Weingarten’s state of university address

By Вen Li

“Over 20 years, the absolute amount of money we have coming from the government and tuition has increased. [But] adjusted for inflation, the total amount available to the U of C has declined overall over the last 20 years. We have less money per student now than in 1980.”

President Harvey Weingarten took pride in the fact that the U of C has been doing more with less for two decades, but demanded more government funding in his state of the university address on Fri., Feb. 14.

"The best investment you can make is an investment in education," Weingarten said to media after the address.

The University of Calgary Faculty Association’s President John Baker agreed on Friday that the university should seek more funds from the provincial government and criticized the university for not doing more.

"The approach taken by the university is a gentle approach so far," he said. "If the situation is as bad as they describe, maybe it’s time to take a less gentle approach, maybe it’s time for the university to get fed up."

Concerns over the budget arose after the university announced details of its budget restructuring process on Thu., Feb. 13.

In part, academic units will be asked to reduce their spending by seven per cent over two years, and service administrative spending will be reduced by15 per cent in two years.

Baker said that any reduction in academic spending would be detrimental to the university’s ability to educate students.

"Any potential faculty members thinking about coming to the University of Calgary will see four- and three- per cent cuts," said Baker. "They will ask themselves ‘Do I want to go to a university facing a seven per cent budget cut when I have two other offers?’"

Weingarten, in his address stated repeatedly that the quality of education was tied to available financial resources.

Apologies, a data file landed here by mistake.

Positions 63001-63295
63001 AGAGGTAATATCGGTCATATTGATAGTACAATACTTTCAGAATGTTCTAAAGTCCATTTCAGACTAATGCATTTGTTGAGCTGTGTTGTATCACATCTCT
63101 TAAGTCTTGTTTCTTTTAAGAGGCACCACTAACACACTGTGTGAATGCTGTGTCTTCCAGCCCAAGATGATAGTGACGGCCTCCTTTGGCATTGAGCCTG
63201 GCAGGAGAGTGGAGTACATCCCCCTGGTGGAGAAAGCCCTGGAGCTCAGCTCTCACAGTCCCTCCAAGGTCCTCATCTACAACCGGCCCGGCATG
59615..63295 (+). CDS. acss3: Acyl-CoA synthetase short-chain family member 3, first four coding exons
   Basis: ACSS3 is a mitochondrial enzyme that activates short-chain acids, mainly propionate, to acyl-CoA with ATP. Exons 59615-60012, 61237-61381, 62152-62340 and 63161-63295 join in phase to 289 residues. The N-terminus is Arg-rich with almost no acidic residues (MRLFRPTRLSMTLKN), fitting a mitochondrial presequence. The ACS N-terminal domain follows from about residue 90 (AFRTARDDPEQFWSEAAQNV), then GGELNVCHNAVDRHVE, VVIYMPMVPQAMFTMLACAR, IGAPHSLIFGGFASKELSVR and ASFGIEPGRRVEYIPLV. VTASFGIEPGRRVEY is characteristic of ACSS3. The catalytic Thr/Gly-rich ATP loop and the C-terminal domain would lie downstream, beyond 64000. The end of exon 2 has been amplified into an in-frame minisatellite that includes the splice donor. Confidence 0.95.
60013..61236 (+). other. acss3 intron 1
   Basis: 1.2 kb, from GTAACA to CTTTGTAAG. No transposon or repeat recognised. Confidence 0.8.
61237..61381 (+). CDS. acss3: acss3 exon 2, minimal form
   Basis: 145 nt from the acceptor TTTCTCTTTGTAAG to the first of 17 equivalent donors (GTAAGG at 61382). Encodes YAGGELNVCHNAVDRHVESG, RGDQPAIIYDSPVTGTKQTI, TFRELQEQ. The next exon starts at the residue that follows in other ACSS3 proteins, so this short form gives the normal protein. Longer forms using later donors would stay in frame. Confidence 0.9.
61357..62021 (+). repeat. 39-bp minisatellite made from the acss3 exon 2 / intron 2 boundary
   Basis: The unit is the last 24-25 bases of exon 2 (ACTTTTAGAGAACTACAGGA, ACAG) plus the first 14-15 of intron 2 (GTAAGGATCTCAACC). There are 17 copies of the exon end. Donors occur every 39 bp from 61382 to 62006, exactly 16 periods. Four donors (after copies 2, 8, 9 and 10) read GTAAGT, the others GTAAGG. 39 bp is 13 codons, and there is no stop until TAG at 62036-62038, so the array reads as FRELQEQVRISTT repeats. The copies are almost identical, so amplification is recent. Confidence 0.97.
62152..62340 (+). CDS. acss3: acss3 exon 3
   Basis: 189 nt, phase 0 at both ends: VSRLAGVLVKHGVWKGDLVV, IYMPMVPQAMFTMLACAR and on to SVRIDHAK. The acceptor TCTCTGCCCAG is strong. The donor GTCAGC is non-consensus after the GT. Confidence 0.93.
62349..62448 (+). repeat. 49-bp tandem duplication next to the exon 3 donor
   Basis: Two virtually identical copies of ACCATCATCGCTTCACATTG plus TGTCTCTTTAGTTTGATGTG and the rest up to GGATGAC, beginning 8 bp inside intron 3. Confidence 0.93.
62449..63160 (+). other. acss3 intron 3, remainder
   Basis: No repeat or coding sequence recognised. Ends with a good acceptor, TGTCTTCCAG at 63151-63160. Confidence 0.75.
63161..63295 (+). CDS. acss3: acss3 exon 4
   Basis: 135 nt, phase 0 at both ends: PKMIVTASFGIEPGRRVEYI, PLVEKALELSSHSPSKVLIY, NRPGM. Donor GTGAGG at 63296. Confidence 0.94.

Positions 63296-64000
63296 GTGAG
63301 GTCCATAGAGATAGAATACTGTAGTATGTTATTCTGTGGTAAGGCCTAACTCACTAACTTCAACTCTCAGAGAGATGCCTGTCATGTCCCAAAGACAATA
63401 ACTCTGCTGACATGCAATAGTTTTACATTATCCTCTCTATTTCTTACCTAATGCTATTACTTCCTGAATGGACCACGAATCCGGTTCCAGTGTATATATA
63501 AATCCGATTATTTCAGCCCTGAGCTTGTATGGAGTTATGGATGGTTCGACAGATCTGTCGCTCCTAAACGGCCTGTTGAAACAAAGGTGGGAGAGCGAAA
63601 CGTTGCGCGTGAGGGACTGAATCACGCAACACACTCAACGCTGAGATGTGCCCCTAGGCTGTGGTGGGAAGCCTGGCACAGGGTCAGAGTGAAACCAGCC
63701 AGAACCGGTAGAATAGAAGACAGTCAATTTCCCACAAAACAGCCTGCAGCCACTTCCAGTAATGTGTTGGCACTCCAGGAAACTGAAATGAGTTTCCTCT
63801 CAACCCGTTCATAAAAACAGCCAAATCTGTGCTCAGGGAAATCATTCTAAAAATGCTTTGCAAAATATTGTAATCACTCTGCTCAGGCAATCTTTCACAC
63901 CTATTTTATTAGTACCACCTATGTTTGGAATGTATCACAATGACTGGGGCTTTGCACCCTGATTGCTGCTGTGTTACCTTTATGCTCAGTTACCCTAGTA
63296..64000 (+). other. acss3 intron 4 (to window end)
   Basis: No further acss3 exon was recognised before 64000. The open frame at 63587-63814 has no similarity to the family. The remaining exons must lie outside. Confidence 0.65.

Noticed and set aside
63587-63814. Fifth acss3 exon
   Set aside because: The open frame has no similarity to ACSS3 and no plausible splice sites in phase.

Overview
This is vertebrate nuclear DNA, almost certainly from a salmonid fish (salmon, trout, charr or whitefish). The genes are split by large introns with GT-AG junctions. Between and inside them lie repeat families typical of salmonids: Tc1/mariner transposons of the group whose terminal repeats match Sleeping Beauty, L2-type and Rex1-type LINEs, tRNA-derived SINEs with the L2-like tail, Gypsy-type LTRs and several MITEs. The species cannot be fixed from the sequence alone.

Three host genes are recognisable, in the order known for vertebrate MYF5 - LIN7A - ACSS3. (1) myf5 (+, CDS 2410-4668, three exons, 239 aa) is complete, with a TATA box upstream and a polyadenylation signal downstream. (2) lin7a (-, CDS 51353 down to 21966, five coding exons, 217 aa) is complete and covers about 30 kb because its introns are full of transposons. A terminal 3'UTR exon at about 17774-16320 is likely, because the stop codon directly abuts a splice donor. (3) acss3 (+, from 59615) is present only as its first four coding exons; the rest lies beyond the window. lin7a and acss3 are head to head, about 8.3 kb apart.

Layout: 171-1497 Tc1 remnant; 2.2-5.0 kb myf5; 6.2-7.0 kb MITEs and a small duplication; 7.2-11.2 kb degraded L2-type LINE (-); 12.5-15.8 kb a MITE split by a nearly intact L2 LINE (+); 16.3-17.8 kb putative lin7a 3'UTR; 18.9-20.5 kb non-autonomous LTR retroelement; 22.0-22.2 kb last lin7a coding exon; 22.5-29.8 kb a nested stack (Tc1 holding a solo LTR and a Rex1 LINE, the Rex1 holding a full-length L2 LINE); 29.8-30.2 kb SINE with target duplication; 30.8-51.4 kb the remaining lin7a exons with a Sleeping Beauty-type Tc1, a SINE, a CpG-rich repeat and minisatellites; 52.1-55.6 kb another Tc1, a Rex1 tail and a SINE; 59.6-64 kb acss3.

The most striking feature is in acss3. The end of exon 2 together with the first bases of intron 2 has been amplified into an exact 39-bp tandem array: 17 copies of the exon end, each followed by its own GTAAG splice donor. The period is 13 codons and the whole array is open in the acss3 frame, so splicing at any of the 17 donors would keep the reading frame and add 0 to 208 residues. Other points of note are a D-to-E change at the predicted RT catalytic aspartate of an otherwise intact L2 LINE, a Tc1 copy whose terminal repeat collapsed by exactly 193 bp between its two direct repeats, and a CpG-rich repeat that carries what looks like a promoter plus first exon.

"The more resources we have, the more instructors we can have," he said. "More resources means higher quality."

In response, Baker questioned Weingarten’s justification for reducing academic budgets.

"Why we need to cut to the bone of the academics is beyond me," said Baker. "One worries that if these cuts are necessary, will we be able to meet the goals of the university and senior administration in implementing the changes envisioned in the academic plan?"

Despite reductions to academic spending, Weingarten was willing to enhance the research focus of the university.

"The research activities of our professors not only brings in professors, students, and faculty, they bring direct enhancements to the teaching mission of our university," he said.

Baker also criticized the university for its inaction at the government level regarding the budget situation.

"It’s not entirely clear that the cuts being thrown about are necessary," he said. "If the situation the university is in is as severe as the president says, I don’t understand why [U of C] Board of Governors members are not in Edmonton explaining the situation to the government."

Weingarten acknowledged during his address that the percentage of the cost of providing a university education paid for by the government has decreased from about 90 per cent in 1980 to approximately 70 per cent in the 1990s. He stated that while the decline was less than ideal, especially since the university has seen dramatic student and faculty increases in the last two decades, the university has been successful due managed growth.

He also emphasized the university’s increasing need for sponsored facilities and equipment if the U of C is to remain a mediocre research university in Canada.

"For the U of C to maintain it’s eighth-place position [among Canadian medical-doctoral universities] by 2010, we must have total sponsored research of at least $300 million," he said.

Currently, sponsored research amounts to approximately $23 million annually, making up about five per cent of the university’s total budget.

Another concern for Weingarten included per student space, which has declined by approximately 20 per cent since 1980. Currently the U of C provides 16.8 square metres per student, behind the U of A which has 17.9 square metres per student, a difference of approximately three Scurfield Halls or one Social Sciences building.

Weingarten also called for an improvement in the student to faculty ratio which declined from 24-1 in 1980 to 36-1 currently, and for a possible review of the faculty promotion process which happens annually during reading week.

Students’ Union President Matt Stambaugh was not immediately available for comment on Friday.

Leave a comment